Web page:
Date of Award
M.A. in Southern Studies
Charles Reagan Wilson
This thesis is an exploration of the life and music of Vic Chesnutt, and it accompanies a documentary film. Both components feature interview excerpts from over 30 hours of film footage with Chesnutt, as interspersed with archival documents of his life, along with dozens of interviews with his family, friends, peers, music writers, and bandmates. Chesnutt's story can only be properly told through the lens of southern culture. He was not just a charter member of an international group, but a southern songwriter whose rural Georgia upbringing was paramount to his work. He has often been compared in music journals to the southern gothic schoolmates of William Faulkner, Flannery O'Connor, and Carson McCullers, placing his songs in the context of southern writers. His music emphasizes the language and rituals of the people around him in Georgia, especially Athens, who helped give him such a strong sense of regionalism. A history of the related Athens music scene is another vital component of this thesis. For Chesnutt and the southern gothic writers discussed here, their characters distinguish the South in a certain time and place; through storytelling they find that "peculiar crossroads" of a South steeped in mystery. It is the ultimate goal of this thesis to draw attention to Chesnutt's still obscure work, and place it within the context of writers such as Faulkner and O'Connor.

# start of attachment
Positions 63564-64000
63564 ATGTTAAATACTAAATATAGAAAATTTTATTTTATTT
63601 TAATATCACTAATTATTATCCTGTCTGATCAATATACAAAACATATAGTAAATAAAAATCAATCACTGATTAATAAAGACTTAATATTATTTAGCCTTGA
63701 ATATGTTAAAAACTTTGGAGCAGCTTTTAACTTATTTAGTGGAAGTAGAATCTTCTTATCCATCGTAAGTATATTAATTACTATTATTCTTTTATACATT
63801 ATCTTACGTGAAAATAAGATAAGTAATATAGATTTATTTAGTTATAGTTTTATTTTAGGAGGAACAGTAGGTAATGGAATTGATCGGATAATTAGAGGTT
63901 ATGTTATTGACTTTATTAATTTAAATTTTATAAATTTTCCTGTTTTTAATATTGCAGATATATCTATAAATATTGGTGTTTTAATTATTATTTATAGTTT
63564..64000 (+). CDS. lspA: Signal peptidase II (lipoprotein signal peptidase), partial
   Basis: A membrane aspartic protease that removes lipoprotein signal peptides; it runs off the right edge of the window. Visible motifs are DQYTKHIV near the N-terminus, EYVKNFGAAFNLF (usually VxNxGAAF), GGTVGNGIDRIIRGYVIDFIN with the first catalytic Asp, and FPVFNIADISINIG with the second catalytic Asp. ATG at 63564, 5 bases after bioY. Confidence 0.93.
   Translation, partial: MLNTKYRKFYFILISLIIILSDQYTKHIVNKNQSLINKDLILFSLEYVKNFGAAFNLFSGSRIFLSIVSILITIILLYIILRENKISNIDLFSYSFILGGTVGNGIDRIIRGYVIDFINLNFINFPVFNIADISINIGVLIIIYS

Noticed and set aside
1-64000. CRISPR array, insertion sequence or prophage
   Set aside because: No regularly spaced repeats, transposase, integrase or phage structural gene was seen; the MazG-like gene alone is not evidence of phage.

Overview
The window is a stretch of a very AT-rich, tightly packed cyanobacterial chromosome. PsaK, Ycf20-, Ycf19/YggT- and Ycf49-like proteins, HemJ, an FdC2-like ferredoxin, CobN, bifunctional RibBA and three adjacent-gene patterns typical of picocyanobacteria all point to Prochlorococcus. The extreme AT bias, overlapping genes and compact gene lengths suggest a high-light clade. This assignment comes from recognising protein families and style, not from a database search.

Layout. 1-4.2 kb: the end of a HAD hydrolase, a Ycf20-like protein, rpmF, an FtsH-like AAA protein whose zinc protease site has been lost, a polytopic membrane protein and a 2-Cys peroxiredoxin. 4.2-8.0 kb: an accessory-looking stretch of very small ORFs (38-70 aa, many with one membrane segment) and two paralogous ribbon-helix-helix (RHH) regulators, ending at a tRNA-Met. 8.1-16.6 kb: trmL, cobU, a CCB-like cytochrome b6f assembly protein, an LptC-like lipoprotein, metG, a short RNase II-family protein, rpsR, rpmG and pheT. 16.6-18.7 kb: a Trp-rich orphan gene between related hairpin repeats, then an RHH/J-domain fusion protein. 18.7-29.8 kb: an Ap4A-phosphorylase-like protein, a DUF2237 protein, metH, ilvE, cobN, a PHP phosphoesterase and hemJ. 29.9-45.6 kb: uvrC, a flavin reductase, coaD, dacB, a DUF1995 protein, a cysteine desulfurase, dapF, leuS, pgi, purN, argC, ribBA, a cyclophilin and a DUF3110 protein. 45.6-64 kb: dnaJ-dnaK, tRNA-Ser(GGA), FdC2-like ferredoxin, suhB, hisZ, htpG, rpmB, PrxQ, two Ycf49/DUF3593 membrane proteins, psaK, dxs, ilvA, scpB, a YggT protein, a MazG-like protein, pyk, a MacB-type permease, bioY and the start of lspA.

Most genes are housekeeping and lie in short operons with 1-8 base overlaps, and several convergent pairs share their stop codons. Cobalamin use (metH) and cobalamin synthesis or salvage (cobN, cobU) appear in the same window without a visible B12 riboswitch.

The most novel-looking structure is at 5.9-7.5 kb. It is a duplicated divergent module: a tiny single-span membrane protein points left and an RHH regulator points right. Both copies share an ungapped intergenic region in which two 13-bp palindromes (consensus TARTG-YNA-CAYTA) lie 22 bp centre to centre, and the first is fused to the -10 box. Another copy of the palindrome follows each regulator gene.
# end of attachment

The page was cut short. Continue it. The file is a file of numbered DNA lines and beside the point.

Hermann, John, "The Life And Songwriting Of Vic Chesnutt" (2014). Electronic Theses and Dissertations. 885.